Source: United States Senator for Wisconsin Paul Ryan
WASHINGTON—In a speech to The Economic Club of Washington, D.C., House Speaker Paul Ryan (R-WI) spoke about how the policies of House Republicans have put the country back on a brighter path to prosperity and how Americans are Better Off Now.
Following are Speaker Ryan’s remarks, as prepared for delivery:
Thank you, David, and thank you all for being here this morning. I am grateful for the chance to share a few thoughts about the state of our economy.
What guides me, what guides us, in this work is growth. Economic growth does not solve all of our problems, but it certainly makes our problems easier to solve.
Growth is the beating heart of a free economy. The stronger it is, the more opportunity there is, the more mobility there is. Growth is what gives us momentum, gives us room to run.
In our lives, it is the difference between being stuck and moving ahead on the path of life. For our country, it is the difference between leading in the world, and lagging behind.
Yet, not too long ago, we were on a very different, and dangerous, path. People were working harder to get ahead only to fall further behind. Economic anxiety and uncertainty blanketed our country.
We were drifting toward a low-wage, low-growth future. As growth slowed, an economist at Northwestern wrote a paper titled, “Is Economic Growth Over?”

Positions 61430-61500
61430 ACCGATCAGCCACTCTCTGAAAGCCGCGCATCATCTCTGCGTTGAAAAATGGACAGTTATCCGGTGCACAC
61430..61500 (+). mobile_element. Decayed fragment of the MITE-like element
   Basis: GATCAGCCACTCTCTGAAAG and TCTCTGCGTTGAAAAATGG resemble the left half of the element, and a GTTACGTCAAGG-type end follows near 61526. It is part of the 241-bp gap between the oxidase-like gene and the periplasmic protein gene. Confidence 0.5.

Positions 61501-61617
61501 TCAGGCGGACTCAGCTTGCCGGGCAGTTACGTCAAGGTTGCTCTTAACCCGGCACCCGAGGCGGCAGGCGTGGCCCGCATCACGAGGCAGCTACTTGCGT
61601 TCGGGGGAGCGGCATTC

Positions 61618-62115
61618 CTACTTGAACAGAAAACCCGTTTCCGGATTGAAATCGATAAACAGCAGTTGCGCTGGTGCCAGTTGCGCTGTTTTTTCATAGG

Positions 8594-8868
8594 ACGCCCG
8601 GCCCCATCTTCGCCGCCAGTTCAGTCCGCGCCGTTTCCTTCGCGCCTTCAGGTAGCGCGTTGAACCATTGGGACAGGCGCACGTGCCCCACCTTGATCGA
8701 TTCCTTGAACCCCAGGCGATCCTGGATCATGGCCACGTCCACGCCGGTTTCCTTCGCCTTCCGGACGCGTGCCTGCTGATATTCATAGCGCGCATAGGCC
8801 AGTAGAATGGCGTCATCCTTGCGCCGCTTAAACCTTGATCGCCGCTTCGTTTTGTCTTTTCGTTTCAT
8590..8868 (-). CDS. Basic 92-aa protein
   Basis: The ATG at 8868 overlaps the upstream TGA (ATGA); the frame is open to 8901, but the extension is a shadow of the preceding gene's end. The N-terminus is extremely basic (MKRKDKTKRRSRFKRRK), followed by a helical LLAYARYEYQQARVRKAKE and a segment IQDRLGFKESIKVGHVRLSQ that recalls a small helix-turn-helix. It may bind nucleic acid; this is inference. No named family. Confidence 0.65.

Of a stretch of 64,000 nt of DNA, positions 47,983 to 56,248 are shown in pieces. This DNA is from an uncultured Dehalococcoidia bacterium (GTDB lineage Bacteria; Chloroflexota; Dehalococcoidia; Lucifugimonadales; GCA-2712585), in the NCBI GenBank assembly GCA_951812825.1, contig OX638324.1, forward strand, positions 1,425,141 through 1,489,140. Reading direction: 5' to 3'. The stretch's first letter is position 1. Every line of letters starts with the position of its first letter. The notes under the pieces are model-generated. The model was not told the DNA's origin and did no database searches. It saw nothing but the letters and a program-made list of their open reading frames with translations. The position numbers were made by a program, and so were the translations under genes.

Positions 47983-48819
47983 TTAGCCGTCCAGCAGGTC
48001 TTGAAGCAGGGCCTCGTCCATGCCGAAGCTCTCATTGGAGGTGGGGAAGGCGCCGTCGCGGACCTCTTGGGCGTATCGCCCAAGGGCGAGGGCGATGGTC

That path—which many so-called experts were saying was the best we could hope to achieve—was leading us straight to stagnation. It was leading us to a class-based society where we view life and society as a zero-sum game.
Our tax code had become the embodiment of this drift, a delivery device for managed decline.
It held back families living paycheck-to-paycheck, while stockpiling loopholes and carve outs for the well-connected. It enabled foreign competitors to overtake us, and brazenly take our jobs and our capital.
Around the world, countries began to take advantage of our drift, making their own systems more attractive for investment and lowering their tax rates. In the UK, they went down to 19 percent. Ireland, 12 and a half. In 2017 alone, 8 OECD countries reduced their corporate rate.
In Wisconsin, as in so many places, companies with loyal workers and long lineages, like Johnson Controls—where they make thermostat parts—moved their headquarters overseas.
It just didn’t make sense to be based in America anymore.
We had lost our edge, and lost our way.
This prospect of imminent decline—it is what spurred us to take a positive agenda to the country in 2016. We called it ‘A Better Way,’ and its economic centerpiece was a plan for pro-growth tax reform.
In 2017, we began to implement this agenda, as promised.
We started with regulatory reform, to help lift the tangle of red tape that was suffocating small businesses.
To revitalize Main Street, we provided relief to community banks and credit unions.
We jumpstarted long-overdue improvements to our infrastructure—our roads, bridges, and railways.
And, for the first time in 31 years, we overhauled our tax code. To help workers, we lowered rates and nearly doubled the standard deduction, so you can keep more money in the first place. To help families, we doubled the child tax credit.
To help our businesses, we allowed full expensing to promote expansion. We brought the corporate tax rate in line with our competitors, leap-frogging many of them. And to help attract investment and level the playing field, we transitioned to a territorial tax system like the rest of the world.